Relayed elsewhere, this is sort of what happened to me. I was FI at 51 but stayed to 58 since the j*b had become enjoyable. I quit when that changed. I realized that in those 7 years, a lot had happened to my portfolio. I had continued maxing out the 401(k), added to the Roths (hers and mine) and had fairly good portfolio performance - even though I've always been a bit light on equities. Don't know how I would have described my FIRE status (the words more-than-adequate come to mind). In any case, I could never have imagined I would start to worry about how to deal with "getting rid" of my stash 15 years into FIRE. It's a good "problem" to have. Of course, end-of-life care could rear its ugly rear and spoil everything, but I'll worry about that tomorrow (just saw Gone With The Wind again yesterday.) YMMV
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Old 03-09-2021, 02:42 PM   #54
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I didn't retire all that early (age 63, 2013) but I did strive to have roughly the same net income (AGI) as my last few working years when I was maxing out retirement account contributions.

I was definitely watching my financial numbers the last five years before retiring but don't really think I was in the OMY rut. Maybe one year at the most.

In my case, that income was more than double my basic expenses, thus allowing for lots of discretionary spending and travel.

In the past few years I've both paid off my refied mortgage and started age 70 SS, so even FATter now.

But that doesn't mean I SPEND all current income left and right. I still fly coach (when travel happens again) and stay in good lodgings, not top shelf.
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Old 03-09-2021, 04:34 PM   #55
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In our case they were throwing money at me and I received a big inheritance at the same time so I blew way past fat FIRE. But I also enjoyed my job so I didn't want to retire real early, I left at 60.
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Old 03-09-2021, 04:41 PM   #56
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Planning to retire next year. I currently spend about $3000 per month, and I've given myself a budget of $4000 per month. My employer will cover most of my health insurance cost as a retiree. I've got it worked out to pay pretty much 0 federal tax for the first few years, until I start SS or have to take RMDs. Right now my savings are around 1.2 million. I'm not counting the equity in my house in that, although I do plan to sell the house & move, dropping a big chunk of my equity into investments. I guess I'm budgeting for FatFIRE, but I probably won't actually spend a lot more than I do now.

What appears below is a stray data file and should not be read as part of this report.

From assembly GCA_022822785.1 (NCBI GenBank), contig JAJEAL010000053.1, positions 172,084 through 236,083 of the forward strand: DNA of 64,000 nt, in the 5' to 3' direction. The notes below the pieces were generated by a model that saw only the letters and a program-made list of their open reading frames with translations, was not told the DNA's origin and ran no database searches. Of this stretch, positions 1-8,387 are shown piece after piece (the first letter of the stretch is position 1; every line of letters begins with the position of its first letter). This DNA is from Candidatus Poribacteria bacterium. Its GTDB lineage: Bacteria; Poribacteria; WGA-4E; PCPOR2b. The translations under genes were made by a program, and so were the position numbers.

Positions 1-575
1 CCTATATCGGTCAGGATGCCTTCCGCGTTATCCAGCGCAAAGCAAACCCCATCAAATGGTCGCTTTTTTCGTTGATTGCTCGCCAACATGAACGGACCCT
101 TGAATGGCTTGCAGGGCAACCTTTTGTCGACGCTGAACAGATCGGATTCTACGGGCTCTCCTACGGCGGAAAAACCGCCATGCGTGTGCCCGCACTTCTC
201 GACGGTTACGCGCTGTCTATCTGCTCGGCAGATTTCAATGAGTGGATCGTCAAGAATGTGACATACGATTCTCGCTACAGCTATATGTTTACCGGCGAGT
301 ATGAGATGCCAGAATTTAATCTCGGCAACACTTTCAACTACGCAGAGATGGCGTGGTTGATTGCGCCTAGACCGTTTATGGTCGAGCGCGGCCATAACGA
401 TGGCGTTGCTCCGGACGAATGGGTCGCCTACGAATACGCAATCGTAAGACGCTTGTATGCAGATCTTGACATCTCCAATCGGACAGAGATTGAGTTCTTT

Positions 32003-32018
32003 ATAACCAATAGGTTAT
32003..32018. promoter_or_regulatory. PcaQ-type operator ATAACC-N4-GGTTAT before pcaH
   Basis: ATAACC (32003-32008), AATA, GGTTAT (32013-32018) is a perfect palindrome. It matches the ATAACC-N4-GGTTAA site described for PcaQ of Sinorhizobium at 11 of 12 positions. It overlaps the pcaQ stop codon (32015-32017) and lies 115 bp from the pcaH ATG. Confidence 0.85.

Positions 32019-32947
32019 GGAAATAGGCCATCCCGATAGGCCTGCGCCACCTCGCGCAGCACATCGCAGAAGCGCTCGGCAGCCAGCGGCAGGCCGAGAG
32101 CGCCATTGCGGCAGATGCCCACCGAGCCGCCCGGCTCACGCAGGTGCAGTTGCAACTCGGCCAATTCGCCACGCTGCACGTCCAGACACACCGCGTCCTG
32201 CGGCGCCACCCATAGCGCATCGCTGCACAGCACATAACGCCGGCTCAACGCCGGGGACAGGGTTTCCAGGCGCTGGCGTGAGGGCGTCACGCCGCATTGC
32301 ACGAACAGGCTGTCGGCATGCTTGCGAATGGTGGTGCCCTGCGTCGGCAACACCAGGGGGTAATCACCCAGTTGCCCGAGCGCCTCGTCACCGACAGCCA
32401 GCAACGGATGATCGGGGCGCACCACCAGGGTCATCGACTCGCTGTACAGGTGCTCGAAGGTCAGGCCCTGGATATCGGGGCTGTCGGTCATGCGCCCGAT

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Old 03-09-2021, 08:20 PM   #57
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Theres Lean Fire, Fire, Fat Fire and Hell Fire.
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Old 03-10-2021, 01:01 AM   #58
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Bare bones, well guess that's in the eye of the beholder, and my eye tells me this is pretty arrogant. You couldn't pay me enough to live in one of the most expensive cities in the world.

Each person has their ideals, and his list isn't for everyone. But his example budgets are not off, given his definition. Each person has their own definition, but even with people with different priorities I bet there is a more desirable (and more expensive) version of that priority.


Anyways, to the OP, I can't comment as I've stuck in OMY and we're jetting past FatFire to MO FIRE. But in many areas, 100K isn't even FIRE, depending on a person's circumstances. Health care takes a big chunk of that.
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Old 03-10-2021, 03:40 AM   #59
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I think the point of Fat FIRE is you CAN live virtually anywhere, not an amount higher relative to your expenses. Whether you want to is moot. I’m with the “I don’t see 100k (in the US) as Fat fire, more like $150k” camp. Isn’t it like 15% of US households make $100k and 5% make $165k? Certainly the top 5 has to be considered VERYFat, if not SLIGHTLY Obese. Top 15%? Solid FIRE for sure, but FAT?
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Old 03-10-2021, 04:05 AM   #60
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I think the point of Fat FIRE is you CAN live virtually anywhere, not an amount higher relative to your expenses. Whether you want to is moot. Iím with the ďI donít see 100k (in the US) as Fat fire, more like $150kĒ camp. Isnít it like 15% of US households make $100k and 5% make $165k? Certainly the top 5 has to be considered VERYFat, if not SLIGHTLY Obese. Top 15%? Solid FIRE for sure, but FAT?
This got me thinking. I would take 100K/yr living where I live (Chesapeake Bay) before I would take 200K/yr in say San Fran. But, I guess if I had 200K/yr in San Fran I could always move to Chesapeake Bay area. I have buyers remorse with almost every purchase so doubling my yearly spend would not make me feel any better.